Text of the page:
Study: Better Filtration = Lower Wear ?

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http://www.practicingoilanalysis.com/article_detail.asp?articleid=401&relatedbookgroup=PowerGen Kind of reverse thinking here.
quote:
For diesel and gasoline engines, there are a surprising number of laboratory and field studies that report the need to control particles below ten microns. One such study by GM concluded that, “controlling particles in the 3 to 10 micron range had the greatest impact on wear rates and that engine wear rates correlated directly to the dust concentration levels in the sump.”1
quote:
Much has been published about the risks associated with overextended oil drains and the buildup of carbon insolubles from combustion blow-by.
I think I'll use a Mobil 1 Filter. [ April 09, 2005, 08:24 PM: Message edited by: buster ]
 
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I wonder about that too. My last UOA, I used a Napa Gold filter, which is about average I think. This time I've got A PureOne on there. It may be interesting to note any differences in wear metals, but I'm not sure any real conclusions could be drawn.
 

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When you add this to the idea, it becomes clear why Terry stresses keeping the engine clean and not focussing on the brand as much. This btw is from Amsoil's own website
quote:
Federal Mogul Corporation, a manufacturer of engine bearings, pistons, connecting rods and other engine parts, studied over 7,000 case histories of bearing distress and engine failure and never found engine oil to be the cause of a failure. Dirt, the number one cause of engine failure, was found to be responsible for 43.4% of failures
 
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quote:
Originally posted by MarkC: I wonder about that too. My last UOA, I used a Napa Gold filter, which is about average I think. This time I've got A PureOne on there. It may be interesting to note any differences in wear metals, but I'm not sure any real conclusions could be drawn.
Thanks Guys, Excellent posts. I made a mention of this information on small particles and wear in one of my recent diatribes here on BITOG. I also stated some good information about how the film thickness is a very dominant feature in controlling how much damage debris particles can do. This information again may be an argument against using the 20wt oils in very hot climates and I have seen this topic mentioned in a paper in Machinery Lubrication Journal last year. 1911
 
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How is that reverse thinking? Less dirt seems like it would logically be better. Why the Mobil 1 filter, a Pure or AC-delco would be better? -T
 
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Interesting article Buster, I've never been a fan of extended drains and have been using M1 filters for a couple of years now. Anything over 5000 miles even using synthetics has always made me nervous. I think I'll stick to moderate drain intervals and continue using FP and LC. Even the more expensive oils are cheap compared to the cost of an engine rebuild.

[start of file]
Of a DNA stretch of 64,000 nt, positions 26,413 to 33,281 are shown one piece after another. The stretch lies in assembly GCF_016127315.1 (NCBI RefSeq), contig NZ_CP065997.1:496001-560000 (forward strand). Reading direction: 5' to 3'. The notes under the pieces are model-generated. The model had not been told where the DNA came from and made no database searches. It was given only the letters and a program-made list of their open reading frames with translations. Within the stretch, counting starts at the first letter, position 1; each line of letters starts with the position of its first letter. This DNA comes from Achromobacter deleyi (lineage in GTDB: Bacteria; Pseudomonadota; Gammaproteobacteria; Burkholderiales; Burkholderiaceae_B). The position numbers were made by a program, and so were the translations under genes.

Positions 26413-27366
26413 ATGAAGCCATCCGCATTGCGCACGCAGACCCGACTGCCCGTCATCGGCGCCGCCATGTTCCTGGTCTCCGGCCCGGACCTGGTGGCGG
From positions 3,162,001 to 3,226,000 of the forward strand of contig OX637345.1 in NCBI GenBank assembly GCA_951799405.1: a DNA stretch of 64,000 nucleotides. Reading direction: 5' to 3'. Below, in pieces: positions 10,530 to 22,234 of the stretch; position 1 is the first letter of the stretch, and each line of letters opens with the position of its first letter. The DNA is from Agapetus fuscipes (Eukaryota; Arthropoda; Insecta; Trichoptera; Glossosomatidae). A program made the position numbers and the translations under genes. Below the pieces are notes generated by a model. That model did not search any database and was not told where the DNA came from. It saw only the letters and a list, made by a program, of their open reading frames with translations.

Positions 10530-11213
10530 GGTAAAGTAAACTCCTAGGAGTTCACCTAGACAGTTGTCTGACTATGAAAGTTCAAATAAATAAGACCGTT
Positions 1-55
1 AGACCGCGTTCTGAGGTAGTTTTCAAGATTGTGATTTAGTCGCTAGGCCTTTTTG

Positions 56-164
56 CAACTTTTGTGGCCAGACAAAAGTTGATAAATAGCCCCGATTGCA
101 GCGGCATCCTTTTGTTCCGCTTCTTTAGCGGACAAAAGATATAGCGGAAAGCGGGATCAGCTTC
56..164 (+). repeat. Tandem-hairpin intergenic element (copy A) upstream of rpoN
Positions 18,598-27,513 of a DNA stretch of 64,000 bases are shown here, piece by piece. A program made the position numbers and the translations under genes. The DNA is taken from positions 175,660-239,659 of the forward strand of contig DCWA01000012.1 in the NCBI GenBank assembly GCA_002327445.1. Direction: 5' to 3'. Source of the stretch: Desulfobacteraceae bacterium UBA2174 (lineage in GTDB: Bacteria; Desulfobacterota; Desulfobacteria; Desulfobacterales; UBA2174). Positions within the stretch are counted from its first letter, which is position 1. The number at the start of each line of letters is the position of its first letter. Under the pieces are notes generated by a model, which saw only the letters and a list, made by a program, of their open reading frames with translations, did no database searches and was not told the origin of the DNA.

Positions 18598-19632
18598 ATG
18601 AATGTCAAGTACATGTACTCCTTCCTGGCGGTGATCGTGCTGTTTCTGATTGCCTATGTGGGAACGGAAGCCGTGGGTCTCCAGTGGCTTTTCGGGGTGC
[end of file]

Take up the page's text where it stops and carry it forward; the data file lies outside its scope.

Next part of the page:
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quote:
How is that reverse thinking?
What I meant was, we usually contribute the oil brand/type etc. to contributing to increased wear, which is true to some extent, but if you have really good filtration, you can reduce wear. It's common sense really. You don't want abrasives flowing around in the oil making it abrassive. [Smile]
 
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I think the interesting thing is there is no real longitudinal studies that have conclusively shown this to be true. If it be true then standard equipment should be: 1. pre oiler 2. bypass oil filter 3. along withthe normal full flow oil filter. This can add 200-500 dollars in the after market. OEM costs would probably be hugely LESS. http://www.streetortrack.com/preoileraccessories.asp http://oilguard.com/price_info.php I think most of us follow the so called "best practices" based on scientific and common sense logic. For example, I have a TDI or diesel motor. The design life of the engine indicates that with reasonable care, 500,000 to 1,000,000 miles are certainly do able. So the real question: how many folks % wise keep the vehicle for 300,000 miles?? Let alone 500,000 to 1,000,000 miles!! So as a result of a series of factors I will do 15,000, 20,000 to 25,000 mile OCI's with Mobil One 5w40 Truck and SUV aka Delvac One 5w40. I am also seriously shooting for 500,000 if not 1,000,000. So while it is logical that a pre oiler would greatly lessen the START UP wear of 40-50% and a bypass filter taking 3-10 microns out of the flow is a good idea, and in fact it probably eliminate 50-60% of the 50-60% of the remaining wear, how much longer does it practically extend the life? Double? (or 1m to 2m miles!!??) Triple? (1.5M to 3M miles?) So I think some of these boundaries should enliven the discussion. [ April 09, 2005, 10:47 PM: Message edited by: ruking77 ]
 
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Yes, with out a doubt, they are very good. However, I think you'd be hard pressed to distinguish any statistical or even noticeable performance differences from the standard AC Delco filters.